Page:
"A CLEAN PEACE." Shall we make a peace with traitors, Shall we parley with those knaves Who set out for wide-world conquest And to make mankind their slaves? Shall we speak of peace with liars, Looters, murderers, tyrants, ghouls? Shall we seek of baby-killers A coward's peace, and lose our souls? Do we make peace with a tiger Dripping red with human gore? Is it peace we ask of cut-throats Lurking round about our door? forget the Lusitania." Nurse Cavell and Fryatt, too, Or the fate that Huns awarded To the Belgian Prince's crew? Would the Prussian ask for peace terms If he saw a chance to will? Belgium, France, and Serbia witness To the fate we'd get from him. Justice calls aloud for vengeance, in Freedom asks that tyrants' might Shall be vanquished, so that nations May be free tc do the right. Would you lend a hand to hasten Dawn of such a glorious day Grow not weary in the conflict, ( Hold onâ€”till victory comes your way â€¢ TOM JONES.
FATHERS OF FRANCE. A group of the famous "Daddies" in the French Army.
GENERAL FOCH. ttsmi â– 11 4 i The Commander-in-Chief of the Allied Annie* on the Western Front.
CHILDREN OF FRANCE. PAriS children leaving the city for country places, where they will help In gathering fruit and other crops.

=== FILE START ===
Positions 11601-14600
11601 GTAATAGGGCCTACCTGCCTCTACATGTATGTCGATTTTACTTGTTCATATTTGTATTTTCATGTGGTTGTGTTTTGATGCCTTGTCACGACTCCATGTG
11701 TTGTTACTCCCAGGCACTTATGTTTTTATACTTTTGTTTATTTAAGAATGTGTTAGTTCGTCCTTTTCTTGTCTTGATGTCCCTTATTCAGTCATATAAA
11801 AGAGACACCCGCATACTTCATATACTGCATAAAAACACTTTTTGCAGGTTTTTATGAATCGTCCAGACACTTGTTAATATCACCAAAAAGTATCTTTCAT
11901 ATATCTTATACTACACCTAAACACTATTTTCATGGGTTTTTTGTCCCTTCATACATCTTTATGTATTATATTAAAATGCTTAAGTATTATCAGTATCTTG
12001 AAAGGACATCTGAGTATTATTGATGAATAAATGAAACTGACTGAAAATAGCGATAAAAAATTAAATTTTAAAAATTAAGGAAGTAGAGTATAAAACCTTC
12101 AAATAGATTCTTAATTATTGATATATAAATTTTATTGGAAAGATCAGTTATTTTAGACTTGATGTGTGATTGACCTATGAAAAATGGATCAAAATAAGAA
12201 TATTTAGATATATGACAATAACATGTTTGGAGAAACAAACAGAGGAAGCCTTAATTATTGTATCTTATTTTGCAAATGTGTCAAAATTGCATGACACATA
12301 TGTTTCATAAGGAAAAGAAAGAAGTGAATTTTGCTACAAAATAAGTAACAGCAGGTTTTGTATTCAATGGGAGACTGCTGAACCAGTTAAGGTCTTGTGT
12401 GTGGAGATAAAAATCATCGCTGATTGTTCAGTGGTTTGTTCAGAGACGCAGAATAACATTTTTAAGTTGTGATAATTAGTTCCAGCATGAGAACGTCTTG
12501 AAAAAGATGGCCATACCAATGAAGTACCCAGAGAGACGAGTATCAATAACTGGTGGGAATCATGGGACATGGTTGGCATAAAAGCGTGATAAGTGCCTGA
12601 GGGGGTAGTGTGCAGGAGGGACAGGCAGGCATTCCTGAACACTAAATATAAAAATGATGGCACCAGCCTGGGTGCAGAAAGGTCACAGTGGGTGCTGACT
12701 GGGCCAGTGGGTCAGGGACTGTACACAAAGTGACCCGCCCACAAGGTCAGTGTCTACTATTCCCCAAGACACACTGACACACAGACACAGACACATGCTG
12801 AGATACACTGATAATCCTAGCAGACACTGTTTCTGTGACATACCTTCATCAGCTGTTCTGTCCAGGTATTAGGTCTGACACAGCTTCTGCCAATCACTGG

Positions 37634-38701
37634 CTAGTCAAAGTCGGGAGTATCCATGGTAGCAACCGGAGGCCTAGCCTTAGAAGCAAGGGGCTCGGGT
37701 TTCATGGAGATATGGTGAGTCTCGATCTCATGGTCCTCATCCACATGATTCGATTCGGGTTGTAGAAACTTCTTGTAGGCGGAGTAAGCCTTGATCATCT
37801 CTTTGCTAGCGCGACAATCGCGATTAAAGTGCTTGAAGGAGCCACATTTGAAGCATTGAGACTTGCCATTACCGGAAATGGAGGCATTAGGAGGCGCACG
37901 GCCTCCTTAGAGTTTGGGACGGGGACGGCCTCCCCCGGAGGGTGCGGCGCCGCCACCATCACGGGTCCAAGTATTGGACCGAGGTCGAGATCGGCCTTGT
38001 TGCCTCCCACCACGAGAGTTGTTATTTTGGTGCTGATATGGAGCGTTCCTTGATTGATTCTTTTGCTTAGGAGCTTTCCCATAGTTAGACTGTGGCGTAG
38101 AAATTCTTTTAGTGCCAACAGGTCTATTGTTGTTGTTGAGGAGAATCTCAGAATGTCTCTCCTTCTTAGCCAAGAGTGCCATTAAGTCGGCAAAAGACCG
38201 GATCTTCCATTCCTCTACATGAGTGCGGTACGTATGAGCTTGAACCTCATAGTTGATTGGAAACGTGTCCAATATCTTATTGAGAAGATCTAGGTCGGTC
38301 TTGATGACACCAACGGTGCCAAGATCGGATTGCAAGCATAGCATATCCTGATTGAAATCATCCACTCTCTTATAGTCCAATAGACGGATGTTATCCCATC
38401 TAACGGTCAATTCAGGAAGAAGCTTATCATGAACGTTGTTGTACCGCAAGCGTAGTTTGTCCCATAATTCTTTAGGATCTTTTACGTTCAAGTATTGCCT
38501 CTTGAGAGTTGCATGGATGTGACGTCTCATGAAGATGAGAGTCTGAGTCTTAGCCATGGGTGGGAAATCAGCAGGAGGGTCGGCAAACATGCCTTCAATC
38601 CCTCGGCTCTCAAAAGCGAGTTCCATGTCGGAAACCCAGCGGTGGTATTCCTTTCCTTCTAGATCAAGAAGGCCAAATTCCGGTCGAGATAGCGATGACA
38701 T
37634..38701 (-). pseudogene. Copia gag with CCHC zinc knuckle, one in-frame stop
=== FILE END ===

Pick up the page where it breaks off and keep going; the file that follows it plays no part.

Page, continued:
A I A SHEAF OF WAR STORIES. Great Deeds Performed by all the Services. -0. Faithful unto Death. In the great fights against odds in which British regiments had to make good their retreat from the Aisne and from their advanced positions in Flanders, there were many units whose instructions might be summed up in selling their lives as dearly as possible so that the main body of their comrades might be safely extricated. Some of those who devotedly fulfilled this supreme commission are commemorated in the latest list of V.C.sâ€”an honour which will be all the more cherished by their friends because they did not live to receive it. One of the number was Cap- tain Jitlian Royds Gribble, of the War- wickshire Regiment, who was in command of the right company of his battalion when the enemv attacked, and had orders to hold on to the last. His company was eventually entirely isolated, though he could easily have withdrawn them at one period when the rest of the battalion on his left were driven back to a secondary position. His right flank was "in the air owing to the withdrawal of all troops of a neighbouring division. By means of a runner to the company on his left rear he intimated his determination to hold on until other orders were received from bat- talion headquartersâ€”and this he inspired his command to accomplish. His company was eventually surrounded by the enemy at close range, and he was seen fighting to the last. His subsequent fate is un- known. By his splendid example of grit Capt. Gribble was materially instrumental in preventing the enemy for some hours from obtaining a complete mastery of the crest of the ridge, and by his magnificent self-sacrifice he enabled the remainder of his own brigade to be withdrawn, as well as another garrison and three batteries of field artillery. A similar story attaches to Captain Manley Angell James, of the Gloucester- shire Regiment. Having already been wounded, he was ordered by tho senior officer on the spot to hold on to the last in order to enable the brigade to be extri- cated. He then led his company forward in a local counter-attack on his own initia- tive, and was again wounded. He was last seen working a, machine-gun single- handed, after having been wounded a third time. Captain James, by his dauntless courage and magnificent exampla, enabled the battalion to be withdrawn before being completely cut off. All By Himself. When your officer's dead, and the sergeants look white," that is the time, as Kipling says, that proves what a man is made of. It was in this situation that Private William Beesley, of Nuneaton and the Rifle Brigade, found his golden hour and gained his Victoria Cross. His platoon sergeant and all the section com- manders having been killed, he took com- mand, though but a young soldier, and led his comrades to the assault. Single- handed he rushed a post, and with his revolver killed two of the enemy at a machine-gun. He then shot dead an officer who ran across from a dug-out to take their place at the machine-gun. Three more officers appeared from the dug- I out. These he called. on to surrender. Seeing one of them trying to get rid of a map, he shot him and obtained the map. Ho took four more prisoners from a dug- out and two others from a shelter close by, disarmed them, and sent them back to our lines. At this moment his Lewis gun was brought up by a comrade, who was acting as a carrier Pte. Beesley at once brought it into action, and used it with great effect. For four hours Pte. Beesley and his comrade held on to the position under very heavy machine-gun and rifle fire. Then the other soldier was wounded. Pte. Beesley carried on by himself, and maintained the position until dark. IIa then made his way back to the original line from which the attack had started, bringing with him the wounded carrier and the Lewis gun. A Wireless Hero. During the latter part of last year a ship was some 140 miles from the coast, when she was attacked by a submarine, which launched a torpedo at her which missed. Very soon afterwards tho submarine appeared on the surface, and commcnced to shell the ship. For an hour the operator remained in his cabi:i and got into communication with a land station, from which he was promised the immediate assistance or a destroyer. lie still stuck to his post in the hope of getting into touch with a ship which would be able to give earlier help. The captain sent him a. message that, having obtained the pro- mise of assistance, it was advisable that he should take shelter. The operator replied that he was getting into touch with an Aifl^rican light cruiser, which was likely to give earlier assistance. Mean- time he could not leave his cabin. Within a few moments the submarine abandoned solid shell for shrapnel and fired a shot which passed directly through the cabin, decapitating the wireless operator. When the captain and officers went later to the wireless cabin they found the headless body sitting in the chair with the com- pleted message from the American cruiser in front of him. Only the timely arrival of the American vessel prevented the ship from being sunk. An Emergency Weapon. The manner in which Sergeant G. II. Pollington, M.M., of the Norfolk Regi- ment, freed himself from his German captors is illustrative of the many uses of the "tin hat." He was in command of a post when a large raiding party of the enemy penetrated our front line and fired into the post from the rear with a machine-gun. He immediately led some of his men into a communication trench, where a hand-to- hand struggle ensued, during which he was knocked down and dragged half-way across "No Man's Land" by the enemy. He then pulled off his steel helmet, hit his two captors in the face with it, and made good his escape. Thanks to his initiative and great courage the enemy were pre- vented from capturing the post, and Sergeant Pollington now wears the D.C.M. Went Down With His Ship. While heroically attempting to save the British steamship Birkhall," which had been torpedoed by a U boat in the Mediterranean, the master (Captain Neil Mackinnon, of Leith), and the first officer (Mr. M. G. Hunter) lost their lives, while other officers and the crew narrowly escaped drowing. The vessel had been struck at night by a torpedo, which caused a violent inrush of water into the engine- room. The boats eventually reached a trawler, and as the" Birkhall remained afloat a French trawler at considerable risk sent four men on board the torpedoed vessel with a hawser, and prepared to tow her. On seeing this, Captain Mackinnon her. On seeing this, Captain Mackinnon called for volunteers to go back, and there was a wholehearted response. The cap- tain, chief officer, chief engineer, and boat- swain reboarded the vessel. As a result of his inspection the captain, who was stand- ing on the ship's deck, told the boats to keep off, as the vessel was sinking. While the officers were making a final inspection of the ship to ascertain if anyone remained on board, a second torpedo struck the Birkhall." Nothing more was seen of the captain and chief officer, who must have gone down with the vessel. The Other Way About. There was considerable astonishment at a certain headquarters in France when an American soldier named Lennart, from Chicago, walked in with five German officers and seventy-eight men. Private Lennart, it appears, lost his way between the lines, and found himself faced by a battery of enemy machine-guns. He took what shelter he could in a shell-hole, and, conscious that he had little protection, lifted up his hands slowly in token of sur- render. A German captain beckoned him to come over, and, when lie arrived, gave him cigarettes and seemed very cordial. The captain explained that he and his unit were willing to surrender, and asked Lennart to take them to the American lines. But," he protested, I am lost, and have no idefl where I am." Oh, I will help you to find the way," replied the German, and with the aid of a compass the whole convoy reached its destination.